In a victory for SeaWorld, the staff of the California Coastal Commission has recommended the approval of a permit to build an expanded holding facility for the theme park's killer whales, despite opposition from animal rights groups.
The Coastal Commission, a state panel with authority to approve or deny construction projects along the state's coastal areas, is set Oct. 8 to vote on a plan to expand and replace SeaWorld's existing holding facility with a new 450,000-gallon pool and a 5.2 million-gallon tank.
Animal rights groups, including People for the Ethical Treatment of Animals, have pressed the commission to reject the expansion plan, saying the San Diego park's 11 killer whales should be released to seaside sanctuaries, not held in captivity.
The commission staff said the project has generated the biggest outpouring of public comments in the panel's history. The staff has received more than 120,000 emails, overwhelmingly in opposition to the permit request.
The agency also has received about 32,000 letters and postcards, most of them in support of the project. SeaWorld put up booths at its San Diego park where guests were encouraged to sign postcards in support of the project.
The expansion, dubbed "Blue World," was proposed in the face of harsh criticism generated by the 2013 documentary "Blackfish," which accused SeaWorld of neglecting and abusing its killer whales. SeaWorld has denied the charges but park attendance has dropped while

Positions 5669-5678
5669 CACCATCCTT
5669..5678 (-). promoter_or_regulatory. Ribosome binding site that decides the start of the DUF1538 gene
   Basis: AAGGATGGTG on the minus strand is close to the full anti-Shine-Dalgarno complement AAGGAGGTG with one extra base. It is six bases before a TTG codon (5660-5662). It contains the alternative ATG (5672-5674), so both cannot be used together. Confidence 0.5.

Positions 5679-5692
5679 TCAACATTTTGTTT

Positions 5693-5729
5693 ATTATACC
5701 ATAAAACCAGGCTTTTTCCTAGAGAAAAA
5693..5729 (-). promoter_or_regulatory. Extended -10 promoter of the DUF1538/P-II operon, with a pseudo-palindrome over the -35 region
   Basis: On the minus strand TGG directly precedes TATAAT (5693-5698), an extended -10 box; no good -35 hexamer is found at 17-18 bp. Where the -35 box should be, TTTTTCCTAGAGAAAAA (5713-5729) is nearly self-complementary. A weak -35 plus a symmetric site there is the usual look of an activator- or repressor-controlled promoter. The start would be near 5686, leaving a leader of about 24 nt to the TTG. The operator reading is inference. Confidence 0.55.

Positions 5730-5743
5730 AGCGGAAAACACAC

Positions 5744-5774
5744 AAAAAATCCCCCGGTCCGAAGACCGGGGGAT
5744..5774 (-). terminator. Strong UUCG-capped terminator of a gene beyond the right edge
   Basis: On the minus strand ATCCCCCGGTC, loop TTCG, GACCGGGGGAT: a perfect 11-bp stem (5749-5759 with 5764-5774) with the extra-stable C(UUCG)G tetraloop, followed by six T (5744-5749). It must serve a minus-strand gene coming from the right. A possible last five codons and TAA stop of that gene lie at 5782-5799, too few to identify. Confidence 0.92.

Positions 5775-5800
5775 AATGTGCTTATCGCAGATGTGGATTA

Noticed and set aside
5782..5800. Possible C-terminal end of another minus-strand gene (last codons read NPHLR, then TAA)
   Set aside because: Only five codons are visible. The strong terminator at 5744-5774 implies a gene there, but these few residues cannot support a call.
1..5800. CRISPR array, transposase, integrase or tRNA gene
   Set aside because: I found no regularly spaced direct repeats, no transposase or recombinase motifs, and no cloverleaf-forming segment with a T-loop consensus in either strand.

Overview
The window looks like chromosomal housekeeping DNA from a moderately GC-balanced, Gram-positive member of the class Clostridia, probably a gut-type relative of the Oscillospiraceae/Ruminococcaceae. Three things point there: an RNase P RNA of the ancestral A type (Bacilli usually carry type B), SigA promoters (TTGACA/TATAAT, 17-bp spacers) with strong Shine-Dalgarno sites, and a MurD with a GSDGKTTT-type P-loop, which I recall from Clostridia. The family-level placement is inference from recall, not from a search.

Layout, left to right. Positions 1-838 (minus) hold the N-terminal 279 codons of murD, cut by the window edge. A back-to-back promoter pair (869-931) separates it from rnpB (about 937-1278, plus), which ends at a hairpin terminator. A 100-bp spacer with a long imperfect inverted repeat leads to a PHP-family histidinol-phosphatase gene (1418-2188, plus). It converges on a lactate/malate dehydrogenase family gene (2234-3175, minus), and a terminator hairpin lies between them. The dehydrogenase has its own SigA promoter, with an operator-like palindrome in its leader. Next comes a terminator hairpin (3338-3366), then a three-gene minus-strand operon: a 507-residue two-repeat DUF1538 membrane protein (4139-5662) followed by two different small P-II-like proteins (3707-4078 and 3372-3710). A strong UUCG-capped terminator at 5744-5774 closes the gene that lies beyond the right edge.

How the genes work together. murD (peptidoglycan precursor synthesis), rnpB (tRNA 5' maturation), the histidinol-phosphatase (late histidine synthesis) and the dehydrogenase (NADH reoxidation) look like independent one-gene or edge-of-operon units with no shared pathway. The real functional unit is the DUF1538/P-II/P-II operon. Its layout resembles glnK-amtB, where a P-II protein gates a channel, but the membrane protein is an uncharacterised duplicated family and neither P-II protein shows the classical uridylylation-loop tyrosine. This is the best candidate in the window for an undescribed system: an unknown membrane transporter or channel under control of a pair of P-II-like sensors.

During negotiations between SeaWorld and the Coastal Commission staff, SeaWorld has agreed to the condition that it will not house any killer whale, or use any "genetic material" from a killer whale, taken from the wild after Feb. 12, 2014.
Other conditions proposed by the Coastal Commission staff call for SeaWorld to reduce the effects of noise, traffic and runoff caused by the project.
"The proposed Blue World project will provide not only an expanded habitat for whales, but also new opportunities for researchers to conduct studies that will benefit killer whales and other cetaceans in the wild," said Paul Ponganis, a research physiologist at Scripps Institution of Oceanography, in a statement released by SeaWorld. "In addition, a dynamic animal environment like Blue World may inspire a host of future marine biologists, veterinarians, and other scientists."
Animal rights groups still oppose the project, saying the staff condition includes loopholes that would allow SeaWorld to take whales already held captive by other parks.
"It's an outrageous staff report," said Sara Wan, a consultant for the Animal Legal Defense Fund and former Coastal Commission member.
Coastal Commission staff said they expect so many opponents and supporters at the meeting that the venue was moved from the Long Beach City Hall to the 400,000-square-foot Long Beach Convention Center.
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